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Land & Environmental

In the spring, the Raptor Center tends to take in a high number of baby raptors — like these two baby barred owls. (Photo submitted by Glen Helen Raptor Center)

Celebrate ‘baby season’ at Raptor Center with a baby shower

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The Glen Helen Raptor Center is preparing to celebrate the coming of spring with a special open house event on Sunday, April 22, beginning at 2 p.m. — a baby shower, for all the baby raptors who will be raised and rehabilitated by the Raptor Center in the coming months.

“It’s a way for us to get ready for what we lovingly call ‘baby season,’” said Rebecca Jaramillo, director of the Raptor Center.

Folks are invited to attend the open house event and meet ambassador raptors, take photos and see a rehabilitated hawk be released. The celebration is free, and attendees are asked to bring a gift for the upcoming babies from the Raptor Center’s registry — that is, a wish list of items needed by the Center to help care for its winged residents. Included on the wish list are items like bleach, vinegar, hand soap refill bottles, gift cards to Lowe’s and Petsmart, and more; the full list is available here

A trio of baby screech owls. (Photo submitted by the Raptor Center)

The Raptor Center takes in a lot of young raptors this time of year — from kestrels, to red-tailed hawks, to screech and barred owls.  In years past, the Raptor Center has billed their spring open house event as an Earth Day celebration, but this year decided to focus on what happens to wildlife in the spring — especially young wildlife. “We want to address how the public can best help animals, and how to identify when they really need help,” Jaramillo said.

The combination of spring storms and landscaping — trees felled by heavy wind and rain and landowners cutting down dead or dying trees — makes this time of year especially hazardous for baby wildlife. “If you don’t check empty tree cavities really well [when landscaping], you could be displacing or orphaning screech owls, chipmunks, squirrels,” she said.

Spring is well-known as the time of year when reproduction is at its peak, so folks are more likely to stumble upon baby animals in the wild even without storms and felled trees — and these babies may sometimes be on their own.

“In general, wildlife are really good parents,” Jaramillo said, so just because a baby animal is on its own doesn’t necessarily mean it’s been abandoned. When people do find young animals who are indeed orphaned, abandoned or injured, they don’t always know how best to help. Jaramillo said there are a few simple steps to take — and some popular folk wisdom that should be ignored.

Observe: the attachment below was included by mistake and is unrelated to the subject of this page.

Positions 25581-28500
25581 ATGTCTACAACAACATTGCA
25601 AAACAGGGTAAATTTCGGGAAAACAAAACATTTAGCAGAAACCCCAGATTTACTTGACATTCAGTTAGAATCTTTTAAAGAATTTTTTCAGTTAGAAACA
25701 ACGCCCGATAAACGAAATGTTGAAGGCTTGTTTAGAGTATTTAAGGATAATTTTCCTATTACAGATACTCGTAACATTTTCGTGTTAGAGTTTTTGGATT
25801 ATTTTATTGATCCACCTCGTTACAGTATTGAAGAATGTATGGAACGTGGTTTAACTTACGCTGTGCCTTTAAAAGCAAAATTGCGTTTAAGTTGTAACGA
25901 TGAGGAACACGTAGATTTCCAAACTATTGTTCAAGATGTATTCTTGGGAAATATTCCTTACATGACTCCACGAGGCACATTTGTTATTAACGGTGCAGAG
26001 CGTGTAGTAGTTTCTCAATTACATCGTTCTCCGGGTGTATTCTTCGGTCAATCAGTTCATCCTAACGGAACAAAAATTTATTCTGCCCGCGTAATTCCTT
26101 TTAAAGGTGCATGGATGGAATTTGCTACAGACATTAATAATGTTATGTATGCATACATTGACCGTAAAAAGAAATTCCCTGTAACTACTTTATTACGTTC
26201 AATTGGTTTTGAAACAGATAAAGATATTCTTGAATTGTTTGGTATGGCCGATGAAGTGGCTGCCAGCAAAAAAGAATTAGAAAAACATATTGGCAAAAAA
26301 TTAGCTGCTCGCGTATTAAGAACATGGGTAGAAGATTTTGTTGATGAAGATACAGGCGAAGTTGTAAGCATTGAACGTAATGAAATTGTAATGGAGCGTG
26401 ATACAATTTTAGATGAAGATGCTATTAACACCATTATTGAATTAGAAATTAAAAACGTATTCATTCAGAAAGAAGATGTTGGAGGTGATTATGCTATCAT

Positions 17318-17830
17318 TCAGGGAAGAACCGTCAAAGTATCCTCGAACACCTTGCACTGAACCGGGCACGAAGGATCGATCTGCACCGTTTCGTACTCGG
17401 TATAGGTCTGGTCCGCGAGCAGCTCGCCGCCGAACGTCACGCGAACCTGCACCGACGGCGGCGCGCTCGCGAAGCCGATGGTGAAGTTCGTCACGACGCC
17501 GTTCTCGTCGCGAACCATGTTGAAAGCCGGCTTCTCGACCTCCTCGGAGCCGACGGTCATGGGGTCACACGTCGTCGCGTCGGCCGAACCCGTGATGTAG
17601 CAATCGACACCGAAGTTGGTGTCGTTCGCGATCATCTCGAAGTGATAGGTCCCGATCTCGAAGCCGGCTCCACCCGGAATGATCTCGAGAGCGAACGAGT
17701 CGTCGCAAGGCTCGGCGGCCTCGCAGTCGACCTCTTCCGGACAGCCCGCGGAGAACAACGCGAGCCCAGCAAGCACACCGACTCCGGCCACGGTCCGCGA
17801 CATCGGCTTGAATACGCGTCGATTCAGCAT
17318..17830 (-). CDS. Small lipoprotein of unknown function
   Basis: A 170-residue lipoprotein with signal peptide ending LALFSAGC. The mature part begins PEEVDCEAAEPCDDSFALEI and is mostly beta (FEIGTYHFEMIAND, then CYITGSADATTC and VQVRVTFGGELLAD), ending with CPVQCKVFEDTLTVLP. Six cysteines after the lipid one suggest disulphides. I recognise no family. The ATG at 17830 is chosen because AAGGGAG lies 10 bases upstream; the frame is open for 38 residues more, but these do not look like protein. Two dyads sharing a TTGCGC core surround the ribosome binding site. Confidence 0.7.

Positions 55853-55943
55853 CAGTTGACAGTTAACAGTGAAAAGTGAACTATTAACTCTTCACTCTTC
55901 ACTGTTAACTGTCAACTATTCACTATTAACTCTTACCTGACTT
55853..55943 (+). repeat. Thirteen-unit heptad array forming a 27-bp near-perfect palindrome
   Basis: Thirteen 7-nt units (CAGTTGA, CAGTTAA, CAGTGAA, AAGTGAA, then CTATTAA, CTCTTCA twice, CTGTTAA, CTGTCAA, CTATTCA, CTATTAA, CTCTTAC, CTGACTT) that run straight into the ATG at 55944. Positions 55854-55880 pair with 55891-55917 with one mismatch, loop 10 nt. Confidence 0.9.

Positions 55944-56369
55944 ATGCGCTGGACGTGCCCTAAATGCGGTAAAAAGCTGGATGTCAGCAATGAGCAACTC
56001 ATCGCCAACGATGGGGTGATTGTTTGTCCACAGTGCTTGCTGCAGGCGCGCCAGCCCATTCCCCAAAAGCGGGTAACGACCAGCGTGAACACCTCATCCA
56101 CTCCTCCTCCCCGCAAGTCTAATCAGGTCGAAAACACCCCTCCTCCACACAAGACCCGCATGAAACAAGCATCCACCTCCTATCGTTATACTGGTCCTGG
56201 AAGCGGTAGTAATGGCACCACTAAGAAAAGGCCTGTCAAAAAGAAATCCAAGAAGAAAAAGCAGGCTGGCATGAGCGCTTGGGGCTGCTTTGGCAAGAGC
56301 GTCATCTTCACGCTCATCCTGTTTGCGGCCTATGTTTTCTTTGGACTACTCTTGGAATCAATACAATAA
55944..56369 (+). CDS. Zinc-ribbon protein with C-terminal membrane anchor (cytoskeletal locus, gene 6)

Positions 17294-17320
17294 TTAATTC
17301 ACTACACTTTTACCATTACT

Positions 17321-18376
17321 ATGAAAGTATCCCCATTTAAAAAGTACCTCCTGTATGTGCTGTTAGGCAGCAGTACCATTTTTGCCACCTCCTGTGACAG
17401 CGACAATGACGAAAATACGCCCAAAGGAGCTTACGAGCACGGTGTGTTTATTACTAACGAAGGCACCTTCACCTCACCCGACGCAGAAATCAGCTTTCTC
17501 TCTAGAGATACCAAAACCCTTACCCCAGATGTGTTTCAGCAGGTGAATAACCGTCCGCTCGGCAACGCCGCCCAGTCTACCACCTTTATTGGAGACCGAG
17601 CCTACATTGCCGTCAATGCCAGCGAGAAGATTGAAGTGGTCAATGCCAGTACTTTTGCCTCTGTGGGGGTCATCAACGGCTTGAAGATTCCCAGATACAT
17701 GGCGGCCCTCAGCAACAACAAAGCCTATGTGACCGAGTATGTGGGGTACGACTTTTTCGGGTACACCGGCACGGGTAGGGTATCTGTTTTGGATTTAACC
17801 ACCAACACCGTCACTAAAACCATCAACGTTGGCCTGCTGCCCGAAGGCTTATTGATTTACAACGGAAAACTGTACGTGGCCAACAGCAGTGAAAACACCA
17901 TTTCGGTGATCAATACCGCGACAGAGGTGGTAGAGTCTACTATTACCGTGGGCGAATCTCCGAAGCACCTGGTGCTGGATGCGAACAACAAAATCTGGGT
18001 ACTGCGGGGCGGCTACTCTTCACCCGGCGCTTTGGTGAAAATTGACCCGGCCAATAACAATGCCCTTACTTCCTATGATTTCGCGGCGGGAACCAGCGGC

“It’s a myth that touching a baby animal will make their parents abandon them. It’s still a good idea to wear gloves, because these are wild animals, and you want to protect yourself. You want to take the animal somewhere dark, quiet and warm, and call a wildlife rehabilitator right away. Don’t try to feed the animal.”

If the animal is safe and can be left where it is, don’t try to move it; call a rehabilitator first and follow their directions. In the case of raptors, Jaramillo said, the experts at the Raptor Center are sometimes even able to re-nest displaced babies with their parents, but more often will raise the babies themselves to be released back into the wild.

For more information on how to tell if an animal is orphaned, and who to call in the event that they are, visit the Ohio Department of Natural Resources page on orphaned and injured wildlife.

For those planning to attend the baby shower, parking is always at a premium around the Raptor Center — which is located at 1075 State Route 343 — so guests are asked to consider parking in the Glen Helen lot on Corry Street and hiking through the Glen to the Raptor Center; such a hike usually takes around 15 minutes. To learn more about the Raptor Center, visit their website.

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Celebrate ‘baby season’ at Raptor Center with a baby shower

by Lauren Shows